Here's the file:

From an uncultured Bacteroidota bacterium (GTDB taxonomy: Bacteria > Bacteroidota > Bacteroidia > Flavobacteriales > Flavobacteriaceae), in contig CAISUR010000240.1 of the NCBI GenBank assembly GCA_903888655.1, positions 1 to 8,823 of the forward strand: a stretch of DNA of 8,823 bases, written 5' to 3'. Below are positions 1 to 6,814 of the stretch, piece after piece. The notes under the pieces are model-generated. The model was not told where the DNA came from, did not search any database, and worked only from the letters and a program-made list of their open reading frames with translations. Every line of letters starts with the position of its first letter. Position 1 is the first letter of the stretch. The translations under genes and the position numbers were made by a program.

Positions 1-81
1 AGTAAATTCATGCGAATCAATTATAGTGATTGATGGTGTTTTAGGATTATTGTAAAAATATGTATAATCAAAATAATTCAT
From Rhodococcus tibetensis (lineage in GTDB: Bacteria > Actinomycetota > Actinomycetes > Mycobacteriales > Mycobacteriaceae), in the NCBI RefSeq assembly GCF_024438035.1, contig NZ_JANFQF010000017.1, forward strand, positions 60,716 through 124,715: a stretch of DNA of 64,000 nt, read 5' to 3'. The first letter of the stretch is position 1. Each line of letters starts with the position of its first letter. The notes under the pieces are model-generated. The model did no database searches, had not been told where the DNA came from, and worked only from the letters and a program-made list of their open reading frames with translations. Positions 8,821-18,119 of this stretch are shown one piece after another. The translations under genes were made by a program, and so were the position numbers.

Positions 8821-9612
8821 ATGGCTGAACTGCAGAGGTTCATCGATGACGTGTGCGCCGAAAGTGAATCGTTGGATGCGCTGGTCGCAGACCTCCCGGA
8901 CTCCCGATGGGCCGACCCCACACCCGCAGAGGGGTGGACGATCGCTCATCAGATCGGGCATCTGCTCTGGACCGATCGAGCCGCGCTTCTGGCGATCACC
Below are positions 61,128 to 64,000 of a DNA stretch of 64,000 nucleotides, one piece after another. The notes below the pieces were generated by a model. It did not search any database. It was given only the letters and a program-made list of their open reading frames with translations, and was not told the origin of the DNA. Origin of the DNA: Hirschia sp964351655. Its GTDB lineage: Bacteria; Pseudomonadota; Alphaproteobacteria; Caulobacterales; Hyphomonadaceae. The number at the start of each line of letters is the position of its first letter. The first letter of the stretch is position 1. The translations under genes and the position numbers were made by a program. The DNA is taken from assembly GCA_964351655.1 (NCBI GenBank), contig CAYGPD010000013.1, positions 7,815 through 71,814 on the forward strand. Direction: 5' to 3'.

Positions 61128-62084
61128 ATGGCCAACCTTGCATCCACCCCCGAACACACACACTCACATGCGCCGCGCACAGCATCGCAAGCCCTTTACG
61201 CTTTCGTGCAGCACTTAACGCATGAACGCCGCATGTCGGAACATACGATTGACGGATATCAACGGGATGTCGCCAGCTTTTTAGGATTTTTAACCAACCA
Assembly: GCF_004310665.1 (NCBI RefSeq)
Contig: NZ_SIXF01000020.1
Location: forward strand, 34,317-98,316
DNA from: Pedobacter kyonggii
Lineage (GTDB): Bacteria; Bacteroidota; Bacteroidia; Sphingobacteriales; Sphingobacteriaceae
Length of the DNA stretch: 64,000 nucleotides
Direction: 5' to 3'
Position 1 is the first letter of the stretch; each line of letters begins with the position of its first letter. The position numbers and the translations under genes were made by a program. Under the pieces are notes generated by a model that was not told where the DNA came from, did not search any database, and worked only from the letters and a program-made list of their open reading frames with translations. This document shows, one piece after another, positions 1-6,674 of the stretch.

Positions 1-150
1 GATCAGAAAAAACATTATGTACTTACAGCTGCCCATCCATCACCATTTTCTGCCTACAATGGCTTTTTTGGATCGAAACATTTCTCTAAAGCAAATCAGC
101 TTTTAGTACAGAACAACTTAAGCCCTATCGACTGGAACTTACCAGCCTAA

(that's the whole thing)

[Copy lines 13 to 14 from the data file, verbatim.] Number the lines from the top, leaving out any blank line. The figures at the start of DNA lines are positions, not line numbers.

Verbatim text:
Contig: NZ_SIXF01000020.1
Location: forward strand, 34,317-98,316